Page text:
Some major States had resorted to shifting the international community’s focus towards a much more limited goal of nuclear non-proliferation, albeit, with a selective and discriminatory approach, he said.  That was, perhaps, the reason for their focus on a treaty banning only the production of fissile materials and not the elimination of their fissile material stockpiles.  A fissile material cut-off treaty that only sought to ban future production of such materials was not even a non-proliferation measure, let alone a step towards nuclear disarmament.


The retention of huge stockpiles of fissile material would allow major nuclear Powers to continue producing nuclear weapons even if such a treaty was to be negotiated successfully, he said.  “If we are desirous of a treaty on fissile materials that has genuine non-proliferation and disarmament objectives, it must include reduction in the high stocks of existing fissile materials, a belief shared by many countries in addition to Pakistan,” he said.  “This approach is essential to ensure equal security of States, which is a cardinal principle in disarmament negotiations.”  There was a need to redress the existing asymmetry in fissile material stockpiles in his region, he added.


The pursuit of discriminatory policies by some major States regarding nuclear cooperation had fundamentally and qualitatively altered Pakistan’s security environment, he said.  “We can not remain oblivious to these dangerous developments,” he said.  “A [Fissile Materials Cut-Off Treaty] that only envisages a ban on the future production of fissile material would accentuate this precarious situation.  Pakistan is, therefore, obliged to oppose negotiations on a [Fissile Materials Cut-Off Treaty] due to its legitimate security concerns.”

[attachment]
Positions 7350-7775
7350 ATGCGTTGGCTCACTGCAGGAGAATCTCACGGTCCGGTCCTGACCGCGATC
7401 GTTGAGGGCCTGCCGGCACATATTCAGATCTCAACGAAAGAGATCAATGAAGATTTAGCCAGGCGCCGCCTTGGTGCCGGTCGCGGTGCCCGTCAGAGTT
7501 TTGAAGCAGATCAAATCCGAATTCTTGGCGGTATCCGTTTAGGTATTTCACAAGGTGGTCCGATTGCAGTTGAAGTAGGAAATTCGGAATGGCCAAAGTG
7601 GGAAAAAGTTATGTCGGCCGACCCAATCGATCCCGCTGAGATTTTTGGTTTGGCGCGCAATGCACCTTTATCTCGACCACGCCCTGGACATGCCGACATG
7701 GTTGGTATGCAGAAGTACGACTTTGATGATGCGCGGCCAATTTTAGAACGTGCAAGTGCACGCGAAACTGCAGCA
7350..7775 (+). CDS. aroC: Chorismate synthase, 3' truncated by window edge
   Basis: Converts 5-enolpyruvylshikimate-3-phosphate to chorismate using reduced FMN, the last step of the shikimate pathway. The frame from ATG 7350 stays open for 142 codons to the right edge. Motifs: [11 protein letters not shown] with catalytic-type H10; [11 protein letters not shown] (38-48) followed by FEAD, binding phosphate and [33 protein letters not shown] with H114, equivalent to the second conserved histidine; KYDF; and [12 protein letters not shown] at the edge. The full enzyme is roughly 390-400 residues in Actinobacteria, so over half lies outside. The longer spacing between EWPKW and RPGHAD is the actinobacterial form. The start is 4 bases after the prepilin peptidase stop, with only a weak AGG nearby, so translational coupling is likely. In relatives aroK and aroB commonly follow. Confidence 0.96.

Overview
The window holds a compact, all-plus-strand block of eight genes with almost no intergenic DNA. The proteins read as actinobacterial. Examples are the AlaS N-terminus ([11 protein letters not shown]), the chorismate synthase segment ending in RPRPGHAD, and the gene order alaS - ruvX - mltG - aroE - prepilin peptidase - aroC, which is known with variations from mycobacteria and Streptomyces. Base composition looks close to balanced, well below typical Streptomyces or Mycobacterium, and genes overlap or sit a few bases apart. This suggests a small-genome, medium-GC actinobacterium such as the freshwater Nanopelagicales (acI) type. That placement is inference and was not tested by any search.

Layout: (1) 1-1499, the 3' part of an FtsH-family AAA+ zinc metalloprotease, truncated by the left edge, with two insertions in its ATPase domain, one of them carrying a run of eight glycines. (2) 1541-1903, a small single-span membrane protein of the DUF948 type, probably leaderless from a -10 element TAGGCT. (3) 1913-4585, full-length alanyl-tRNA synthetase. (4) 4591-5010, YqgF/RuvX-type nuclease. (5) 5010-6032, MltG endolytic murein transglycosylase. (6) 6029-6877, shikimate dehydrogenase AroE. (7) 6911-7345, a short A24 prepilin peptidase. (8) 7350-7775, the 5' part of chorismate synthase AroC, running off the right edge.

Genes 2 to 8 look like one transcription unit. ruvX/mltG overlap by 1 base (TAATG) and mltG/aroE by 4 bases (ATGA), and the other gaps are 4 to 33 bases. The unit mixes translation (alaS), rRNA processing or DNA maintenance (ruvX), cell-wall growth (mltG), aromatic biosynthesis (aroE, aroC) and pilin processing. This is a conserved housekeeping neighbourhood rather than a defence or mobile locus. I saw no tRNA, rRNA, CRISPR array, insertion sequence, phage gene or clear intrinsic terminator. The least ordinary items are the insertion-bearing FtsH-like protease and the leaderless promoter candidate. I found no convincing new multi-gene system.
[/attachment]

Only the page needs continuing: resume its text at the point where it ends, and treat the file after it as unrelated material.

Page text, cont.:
Pakistan was ready to commence negotiations on the three other issues — nuclear disarmament, negative security assurances and preventing an arms race in outer space — before the Conference on Disarmament.  After all, the Conference was not there only to negotiate a fissile material treaty.  Since the Conference was unable to commence negotiations on any of those issues, it was clear that there were States in the Conference that were opposed to commencing negotiations on those three agenda items.  If the States had legitimate security concerns, they should openly state their reasons for opposing commencement of negotiations on the other three equal, if not more important, issues on the Conference’s agenda.  The fact that they had chosen not to do so raised serious questions regarding their motives and commitment to nuclear disarmament and, indeed, to the work of the Conference itself.